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Rome and the mysterious Orient : three plays by Plautus

Author: Titus Maccius Plautus; Amy Richlin
Publisher: Berkeley : University of California Press, ©2005.
Series: Joan Palevsky imprint in classical literature.
Edition/Format:   Book : State or province government publication : EnglishView all editions and formats
Database:WorldCat
Summary:
Still funny after two thousand years, the Roman playwright Plautus wrote around 200 B.C.E., a period when Rome was fighting neighbors on all fronts, including North Africa and the Near East. These three plays--originally written for a wartime audience of refugees, POWs, soldiers and veterans, exiles, immigrants, people newly enslaved in the wars, and citizens--tap into the mix of fear, loathing, and curiosity with  Read more...
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Genre/Form: Comedies
Translations into English
Drama
Named Person: Titus Maccius Plautus; Titus Maccius Plautus; Titus Maccius Plautus; Titus Maccius Plautus
Material Type: Government publication, State or province government publication, Internet resource
Document Type: Book, Internet Resource
All Authors / Contributors: Titus Maccius Plautus; Amy Richlin
ISBN: 0520242742 9780520242746 0520242750 9780520242753
OCLC Number: 57531628
Language Note: Translated from the Latin.
Description: xiv, 288 p. : ill., map ; 23 cm.
Contents: Weevil (Curculio) --
Iran man (Persa) --
Towelheads (Poenulus).
Series Title: Joan Palevsky imprint in classical literature.
Responsibility: translated with introductions and notes by Amy Richlin.
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Abstract:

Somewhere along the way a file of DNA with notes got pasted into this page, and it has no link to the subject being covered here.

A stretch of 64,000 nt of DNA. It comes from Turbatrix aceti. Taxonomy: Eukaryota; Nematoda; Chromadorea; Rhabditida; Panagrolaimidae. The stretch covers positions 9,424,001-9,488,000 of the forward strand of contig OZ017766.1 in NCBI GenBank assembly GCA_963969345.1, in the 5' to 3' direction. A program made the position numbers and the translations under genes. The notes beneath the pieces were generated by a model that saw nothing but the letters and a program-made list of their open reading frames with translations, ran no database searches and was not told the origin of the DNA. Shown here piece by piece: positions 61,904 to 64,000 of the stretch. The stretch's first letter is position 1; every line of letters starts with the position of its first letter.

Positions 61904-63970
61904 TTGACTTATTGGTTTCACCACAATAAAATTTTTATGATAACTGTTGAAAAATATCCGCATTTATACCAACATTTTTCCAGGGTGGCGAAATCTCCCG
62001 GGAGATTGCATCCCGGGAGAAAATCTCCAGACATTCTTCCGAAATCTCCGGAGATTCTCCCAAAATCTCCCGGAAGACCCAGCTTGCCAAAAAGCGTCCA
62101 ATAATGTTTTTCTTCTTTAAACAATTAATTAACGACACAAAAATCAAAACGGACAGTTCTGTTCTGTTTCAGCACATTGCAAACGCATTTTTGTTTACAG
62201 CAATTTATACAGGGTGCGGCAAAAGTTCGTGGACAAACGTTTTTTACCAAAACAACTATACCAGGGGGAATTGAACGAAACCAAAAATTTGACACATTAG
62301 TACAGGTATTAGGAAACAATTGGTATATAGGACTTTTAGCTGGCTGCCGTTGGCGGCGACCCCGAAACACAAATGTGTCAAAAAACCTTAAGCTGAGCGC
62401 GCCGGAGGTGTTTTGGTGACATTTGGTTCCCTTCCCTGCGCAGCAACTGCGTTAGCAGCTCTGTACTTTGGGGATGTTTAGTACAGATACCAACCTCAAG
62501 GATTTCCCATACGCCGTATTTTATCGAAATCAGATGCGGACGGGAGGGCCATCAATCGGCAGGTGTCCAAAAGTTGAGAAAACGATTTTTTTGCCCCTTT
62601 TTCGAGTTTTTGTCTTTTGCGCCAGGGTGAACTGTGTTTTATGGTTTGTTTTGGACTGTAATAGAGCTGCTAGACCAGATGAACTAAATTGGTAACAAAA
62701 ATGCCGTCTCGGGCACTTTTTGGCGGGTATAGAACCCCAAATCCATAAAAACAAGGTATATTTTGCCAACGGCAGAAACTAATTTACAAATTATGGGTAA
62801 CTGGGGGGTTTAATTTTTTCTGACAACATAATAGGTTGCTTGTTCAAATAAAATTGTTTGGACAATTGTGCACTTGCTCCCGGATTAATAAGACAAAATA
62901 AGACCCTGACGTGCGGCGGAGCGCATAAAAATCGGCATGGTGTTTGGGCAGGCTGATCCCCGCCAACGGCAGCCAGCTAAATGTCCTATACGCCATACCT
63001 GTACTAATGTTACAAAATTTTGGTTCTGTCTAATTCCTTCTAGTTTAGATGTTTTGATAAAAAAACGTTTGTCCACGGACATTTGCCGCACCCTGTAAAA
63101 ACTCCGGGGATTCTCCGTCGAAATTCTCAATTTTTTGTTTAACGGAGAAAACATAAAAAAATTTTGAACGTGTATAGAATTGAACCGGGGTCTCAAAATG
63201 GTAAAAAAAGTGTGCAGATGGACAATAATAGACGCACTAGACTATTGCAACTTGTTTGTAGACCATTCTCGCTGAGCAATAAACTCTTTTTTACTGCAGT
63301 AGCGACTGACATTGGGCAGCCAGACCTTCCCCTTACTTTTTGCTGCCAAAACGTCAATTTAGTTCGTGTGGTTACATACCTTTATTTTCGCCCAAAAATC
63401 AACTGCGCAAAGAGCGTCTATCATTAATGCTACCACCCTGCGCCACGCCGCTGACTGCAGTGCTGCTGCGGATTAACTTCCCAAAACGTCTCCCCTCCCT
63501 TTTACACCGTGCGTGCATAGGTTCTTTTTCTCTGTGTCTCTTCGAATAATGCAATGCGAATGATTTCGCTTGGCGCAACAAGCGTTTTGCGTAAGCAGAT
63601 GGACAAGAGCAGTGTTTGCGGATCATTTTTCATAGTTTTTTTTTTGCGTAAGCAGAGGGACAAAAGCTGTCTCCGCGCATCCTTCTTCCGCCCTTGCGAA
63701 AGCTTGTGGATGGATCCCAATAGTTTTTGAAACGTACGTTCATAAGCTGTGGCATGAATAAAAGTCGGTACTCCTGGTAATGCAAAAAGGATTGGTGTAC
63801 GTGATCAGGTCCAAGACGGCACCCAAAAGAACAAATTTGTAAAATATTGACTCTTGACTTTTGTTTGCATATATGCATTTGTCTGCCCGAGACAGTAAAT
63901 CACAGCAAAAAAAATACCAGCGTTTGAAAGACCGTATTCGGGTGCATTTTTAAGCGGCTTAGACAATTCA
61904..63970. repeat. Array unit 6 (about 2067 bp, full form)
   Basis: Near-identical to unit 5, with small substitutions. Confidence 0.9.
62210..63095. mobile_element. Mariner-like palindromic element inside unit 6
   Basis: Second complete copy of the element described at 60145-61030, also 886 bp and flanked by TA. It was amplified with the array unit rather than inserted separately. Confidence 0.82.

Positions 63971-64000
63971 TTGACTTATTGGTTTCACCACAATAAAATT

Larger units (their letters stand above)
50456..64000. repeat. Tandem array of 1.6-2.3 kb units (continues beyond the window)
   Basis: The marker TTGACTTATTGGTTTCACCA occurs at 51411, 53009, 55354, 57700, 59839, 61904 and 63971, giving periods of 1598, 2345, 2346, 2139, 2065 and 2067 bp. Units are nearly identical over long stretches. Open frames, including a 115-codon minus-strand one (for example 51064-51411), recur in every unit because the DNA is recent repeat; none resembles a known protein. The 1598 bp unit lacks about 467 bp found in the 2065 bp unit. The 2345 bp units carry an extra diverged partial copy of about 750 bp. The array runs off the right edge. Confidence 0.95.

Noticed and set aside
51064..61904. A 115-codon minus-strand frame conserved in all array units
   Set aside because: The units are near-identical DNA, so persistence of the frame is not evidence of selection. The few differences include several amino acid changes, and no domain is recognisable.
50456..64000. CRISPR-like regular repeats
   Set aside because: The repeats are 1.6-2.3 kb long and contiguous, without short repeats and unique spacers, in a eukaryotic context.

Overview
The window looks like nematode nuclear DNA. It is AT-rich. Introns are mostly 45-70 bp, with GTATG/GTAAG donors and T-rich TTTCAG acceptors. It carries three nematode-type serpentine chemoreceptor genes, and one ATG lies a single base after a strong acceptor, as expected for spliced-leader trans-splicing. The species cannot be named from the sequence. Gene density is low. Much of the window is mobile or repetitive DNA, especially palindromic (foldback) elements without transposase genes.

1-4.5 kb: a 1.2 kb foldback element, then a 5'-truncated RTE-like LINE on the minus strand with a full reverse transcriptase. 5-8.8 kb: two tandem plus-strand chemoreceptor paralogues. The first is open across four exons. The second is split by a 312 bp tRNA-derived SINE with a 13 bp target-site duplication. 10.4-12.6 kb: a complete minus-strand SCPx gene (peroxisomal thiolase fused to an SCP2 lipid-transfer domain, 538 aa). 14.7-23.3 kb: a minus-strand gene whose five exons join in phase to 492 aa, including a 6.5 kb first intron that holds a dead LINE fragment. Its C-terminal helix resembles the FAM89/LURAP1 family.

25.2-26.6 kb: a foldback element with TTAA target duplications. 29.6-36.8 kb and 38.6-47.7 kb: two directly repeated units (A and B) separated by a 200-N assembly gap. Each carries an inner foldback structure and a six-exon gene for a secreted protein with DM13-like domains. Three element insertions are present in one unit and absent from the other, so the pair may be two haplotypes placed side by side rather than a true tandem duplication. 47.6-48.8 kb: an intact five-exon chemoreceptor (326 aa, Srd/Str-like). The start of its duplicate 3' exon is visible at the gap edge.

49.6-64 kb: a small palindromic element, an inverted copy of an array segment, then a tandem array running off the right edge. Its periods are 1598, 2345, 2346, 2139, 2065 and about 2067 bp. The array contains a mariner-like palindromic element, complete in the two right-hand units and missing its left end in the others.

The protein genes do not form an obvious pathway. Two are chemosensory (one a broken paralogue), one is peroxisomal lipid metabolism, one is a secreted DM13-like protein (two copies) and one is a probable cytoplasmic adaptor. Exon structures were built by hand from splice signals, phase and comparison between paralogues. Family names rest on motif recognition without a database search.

Still funny after two thousand years, the Roman playwright Plautus wrote around 200 B.C.E., a period when Rome was fighting neighbors on all fronts, including North Africa and the Near East. This  Read more...

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schema:description"Still funny after two thousand years, the Roman playwright Plautus wrote around 200 B.C.E., a period when Rome was fighting neighbors on all fronts, including North Africa and the Near East. These three plays--originally written for a wartime audience of refugees, POWs, soldiers and veterans, exiles, immigrants, people newly enslaved in the wars, and citizens--tap into the mix of fear, loathing, and curiosity with which cultures, particularly Western and Eastern cultures, often view each other, always a productive source of comedy. These current, accessible, and accurate translations have replaced terms meaningful only to their original audience, such as references to Roman gods, with a hilarious, inspired sampling of American popular culture--from songs to movie stars to slang. Matching the original Latin line for line, this volume captures the full exuberance of Plautus's street language, bursting with puns, learned allusions, ethnic slurs, dirty jokes, and profanities, as it brings three rarely translated works--Weevil (Curculio), Iran Man (Persa), and Towelheads (Poenulus)--to a wide contemporary audience. Richlin's erudite introduction sets these plays within the context of the long history of East-West conflict and illuminates the role played by comedy and performance in imperialism and colonialism. She has also provided detailed and wide-ranging contextual introductions to the individual plays, as well as extensive notes, which, together with these superb and provocative translations, will bring Plautus alive for a new generation of readers and actors."@en
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